Terrible backaches when you wake up every morning and wincing pain when standing up from your desk after a long day at work are all signs of chronic back pain. As you continue to age, you are more likely to experience back pain at some point in your life.
However, your age is not the only factor that determines the risk of developing this problem. Your lifestyle, nutrition, weight, and stress levels are also major risk factors to consider. Adjusting your lifestyle can make a difference in managing chronic back pain.
Treatment options such as physiotherapy, medications, and steroid injections can help for a while but these are only short-term solutions. They are not as effective for treating chronic back pain and they also carry some serious side effects.
Long-term use of non-steroidal anti-inflammatory drugs (NSAIDs) can damage vital organs such as your liver and kidneys. It can also cause leaky gut or GI bleeding. Opioids may help treat back pain, but they have side effects such as anxiety, addiction, and endocrine problems. Skeletal muscle relaxants are short-term solutions for back pain and they are also sedating.
Considering all these negative side effects, we are left with only one viable solution – lifestyle changes. Wellness pain management experts recommend making several lifestyle changes for chronic back pain. These include:
Change your diet
Changing your diet can make a lot of difference as far as managing back pain is concerned. In case you didn’t know, the root cause of many types of pain is inflammation. Eating lots of refined carbohydrates, processed foods and artificial sugars increase inflammation in the body, leading to chronic pain. You should therefore avoid these foods by all means. Instead, focus on natural foods rich in vitamins and minerals. Here are a few healthy suggestions you should consider:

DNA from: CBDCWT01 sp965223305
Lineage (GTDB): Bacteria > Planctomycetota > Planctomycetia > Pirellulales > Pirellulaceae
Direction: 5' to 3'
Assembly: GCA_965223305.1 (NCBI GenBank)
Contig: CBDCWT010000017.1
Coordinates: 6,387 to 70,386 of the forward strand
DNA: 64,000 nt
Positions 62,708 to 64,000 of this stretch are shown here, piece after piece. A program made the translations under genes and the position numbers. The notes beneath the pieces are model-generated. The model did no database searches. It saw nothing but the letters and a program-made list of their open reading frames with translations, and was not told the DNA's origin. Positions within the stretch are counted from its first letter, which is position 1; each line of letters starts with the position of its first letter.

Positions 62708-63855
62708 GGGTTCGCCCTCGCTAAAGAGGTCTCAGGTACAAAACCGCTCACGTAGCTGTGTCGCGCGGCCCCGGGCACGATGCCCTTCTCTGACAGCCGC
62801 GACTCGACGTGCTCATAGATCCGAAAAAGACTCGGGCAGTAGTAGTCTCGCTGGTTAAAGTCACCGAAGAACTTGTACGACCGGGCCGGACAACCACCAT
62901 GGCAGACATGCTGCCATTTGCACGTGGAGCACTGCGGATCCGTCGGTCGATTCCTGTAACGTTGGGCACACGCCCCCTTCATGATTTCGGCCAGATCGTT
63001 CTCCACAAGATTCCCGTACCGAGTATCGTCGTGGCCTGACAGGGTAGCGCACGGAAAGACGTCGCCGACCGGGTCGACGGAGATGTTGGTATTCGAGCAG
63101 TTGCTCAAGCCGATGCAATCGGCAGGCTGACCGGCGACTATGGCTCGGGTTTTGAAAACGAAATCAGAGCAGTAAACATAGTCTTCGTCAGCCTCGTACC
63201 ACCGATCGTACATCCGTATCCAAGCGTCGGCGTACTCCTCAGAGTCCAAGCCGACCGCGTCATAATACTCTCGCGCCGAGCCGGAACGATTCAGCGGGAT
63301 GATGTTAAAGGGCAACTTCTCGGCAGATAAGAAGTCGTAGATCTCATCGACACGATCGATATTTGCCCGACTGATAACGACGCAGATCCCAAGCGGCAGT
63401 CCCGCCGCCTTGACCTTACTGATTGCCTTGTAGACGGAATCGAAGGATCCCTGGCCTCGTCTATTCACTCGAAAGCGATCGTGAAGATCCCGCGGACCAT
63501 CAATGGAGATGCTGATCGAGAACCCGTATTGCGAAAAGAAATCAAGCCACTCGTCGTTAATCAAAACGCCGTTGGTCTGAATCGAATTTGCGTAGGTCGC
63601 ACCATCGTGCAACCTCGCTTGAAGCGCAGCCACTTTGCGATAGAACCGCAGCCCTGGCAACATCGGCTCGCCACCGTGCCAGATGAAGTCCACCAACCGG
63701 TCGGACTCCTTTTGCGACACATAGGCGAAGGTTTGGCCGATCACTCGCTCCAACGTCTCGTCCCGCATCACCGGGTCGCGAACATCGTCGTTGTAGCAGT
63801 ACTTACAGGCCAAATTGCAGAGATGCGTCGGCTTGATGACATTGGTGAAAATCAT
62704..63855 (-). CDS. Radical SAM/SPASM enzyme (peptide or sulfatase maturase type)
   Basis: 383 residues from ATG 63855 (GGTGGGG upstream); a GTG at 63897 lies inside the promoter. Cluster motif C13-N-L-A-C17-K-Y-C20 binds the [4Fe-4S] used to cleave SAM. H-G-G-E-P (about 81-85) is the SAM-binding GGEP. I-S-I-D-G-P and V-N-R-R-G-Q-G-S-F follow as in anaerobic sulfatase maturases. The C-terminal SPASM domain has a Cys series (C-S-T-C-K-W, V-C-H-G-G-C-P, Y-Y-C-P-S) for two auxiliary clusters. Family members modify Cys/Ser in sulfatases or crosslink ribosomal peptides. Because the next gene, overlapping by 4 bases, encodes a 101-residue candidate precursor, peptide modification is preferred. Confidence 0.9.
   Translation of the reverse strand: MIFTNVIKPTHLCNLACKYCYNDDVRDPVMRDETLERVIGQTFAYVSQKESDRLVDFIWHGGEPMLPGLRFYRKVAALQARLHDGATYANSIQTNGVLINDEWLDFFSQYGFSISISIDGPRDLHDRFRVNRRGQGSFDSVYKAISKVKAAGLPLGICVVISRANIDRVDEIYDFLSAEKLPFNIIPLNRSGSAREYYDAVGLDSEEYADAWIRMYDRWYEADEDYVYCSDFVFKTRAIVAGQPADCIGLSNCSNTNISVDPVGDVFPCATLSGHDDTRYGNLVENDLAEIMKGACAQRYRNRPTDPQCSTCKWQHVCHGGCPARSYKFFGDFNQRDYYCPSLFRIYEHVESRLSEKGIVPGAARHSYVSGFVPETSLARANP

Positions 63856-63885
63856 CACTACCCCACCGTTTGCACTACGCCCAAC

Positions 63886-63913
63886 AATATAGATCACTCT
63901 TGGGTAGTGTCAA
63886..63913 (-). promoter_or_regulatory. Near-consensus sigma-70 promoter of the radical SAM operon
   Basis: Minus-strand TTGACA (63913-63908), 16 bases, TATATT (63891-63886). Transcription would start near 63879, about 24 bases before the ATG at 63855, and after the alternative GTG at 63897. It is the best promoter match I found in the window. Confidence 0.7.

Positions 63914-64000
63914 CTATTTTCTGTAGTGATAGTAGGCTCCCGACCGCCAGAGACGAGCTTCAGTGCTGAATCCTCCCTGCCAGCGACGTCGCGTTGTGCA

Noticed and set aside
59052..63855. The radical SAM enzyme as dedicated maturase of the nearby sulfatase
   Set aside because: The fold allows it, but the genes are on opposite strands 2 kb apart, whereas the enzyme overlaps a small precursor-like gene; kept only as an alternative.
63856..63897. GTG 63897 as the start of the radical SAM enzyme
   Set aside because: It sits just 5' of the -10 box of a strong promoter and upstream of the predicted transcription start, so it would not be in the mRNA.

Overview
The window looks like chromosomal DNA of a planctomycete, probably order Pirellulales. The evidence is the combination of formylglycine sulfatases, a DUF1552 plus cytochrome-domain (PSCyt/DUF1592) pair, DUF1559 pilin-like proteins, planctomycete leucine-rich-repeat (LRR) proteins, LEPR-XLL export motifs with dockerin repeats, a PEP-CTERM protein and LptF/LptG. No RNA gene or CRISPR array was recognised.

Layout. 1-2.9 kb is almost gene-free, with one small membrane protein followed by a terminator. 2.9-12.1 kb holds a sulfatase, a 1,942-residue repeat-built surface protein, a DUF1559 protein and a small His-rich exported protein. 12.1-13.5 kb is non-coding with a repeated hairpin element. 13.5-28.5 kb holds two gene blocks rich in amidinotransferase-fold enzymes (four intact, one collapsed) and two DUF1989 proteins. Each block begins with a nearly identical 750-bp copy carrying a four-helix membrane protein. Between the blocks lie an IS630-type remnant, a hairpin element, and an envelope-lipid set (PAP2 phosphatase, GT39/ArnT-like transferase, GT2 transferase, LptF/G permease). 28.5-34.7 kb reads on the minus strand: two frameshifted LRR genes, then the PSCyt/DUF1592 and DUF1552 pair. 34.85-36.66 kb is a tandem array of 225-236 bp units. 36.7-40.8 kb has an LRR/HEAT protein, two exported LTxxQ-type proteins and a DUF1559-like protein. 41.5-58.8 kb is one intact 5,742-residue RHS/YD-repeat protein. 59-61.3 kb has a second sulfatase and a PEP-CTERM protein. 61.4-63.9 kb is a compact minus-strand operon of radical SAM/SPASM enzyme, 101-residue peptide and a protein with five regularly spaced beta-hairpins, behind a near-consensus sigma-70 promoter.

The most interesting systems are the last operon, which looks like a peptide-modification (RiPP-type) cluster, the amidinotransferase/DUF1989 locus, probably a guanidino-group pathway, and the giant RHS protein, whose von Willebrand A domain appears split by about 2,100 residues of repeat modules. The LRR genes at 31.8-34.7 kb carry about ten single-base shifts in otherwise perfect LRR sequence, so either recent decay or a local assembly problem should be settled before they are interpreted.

- Eat at least eight portions of vegetables a day
- Avoid simple carbohydrates like flour and sugar. Also, avoid cakes, bread, candies, and pasta.
- Avoid red meat and opt for fish or skinless chicken
- Go for plant-based proteins but eat in moderation
- Go slow on dairy products like cheese and yogurt
- Opt for healthy fats found in wild salmon and smaller fish. Fats derived from nuts, avocado, seeds, and olive oil are all healthy options
Manage stress levels
Stress is another risk factor associated with chronic back pain. High stress levels will release hormones that cause the muscles to tighten up. This, in turn, reduces the flow of blood and oxygen to body tissues. When this happens, you are likely to feel pain.
Even though stress is unavoidable, you can easily manage it via medication or cognitive behavioral therapy. You can use medication to reduce anxiety or opt for therapy to help manage stress levels.
Get plenty of quality sleep
A good night’s sleep is beneficial to your health and wellbeing. It helps you heal faster by inhibiting the release of stress hormones and boosting your pain tolerance. Lack of sleep only worsens existing pain and can lead to more serious health problems.
Ideally, you should avoid watching TV or using your smartphone at least one hour before bedtime. Moreover, you should make sure that you develop a habit of going to bed at the same time every night to keep your clock regular.
Regular exercise is a great way of building your endurance and stamina. It is also a critical path to recovery, especially when dealing with chronic pain. The good news is that your workouts do not have to be strenuous. You can start by walking around your compound, swimming, jogging, or biking.
Acupuncture has been the preferred method of dealing with chronic pain among the Chinese for thousands of years. It has proved to be a successful treatment option for pain relief and stroke rehabilitation. It is therefore not surprising that it has found its way into the United States. A word of caution though – you should avoid acupuncture if you are using blood thinners or if you have a pacemaker.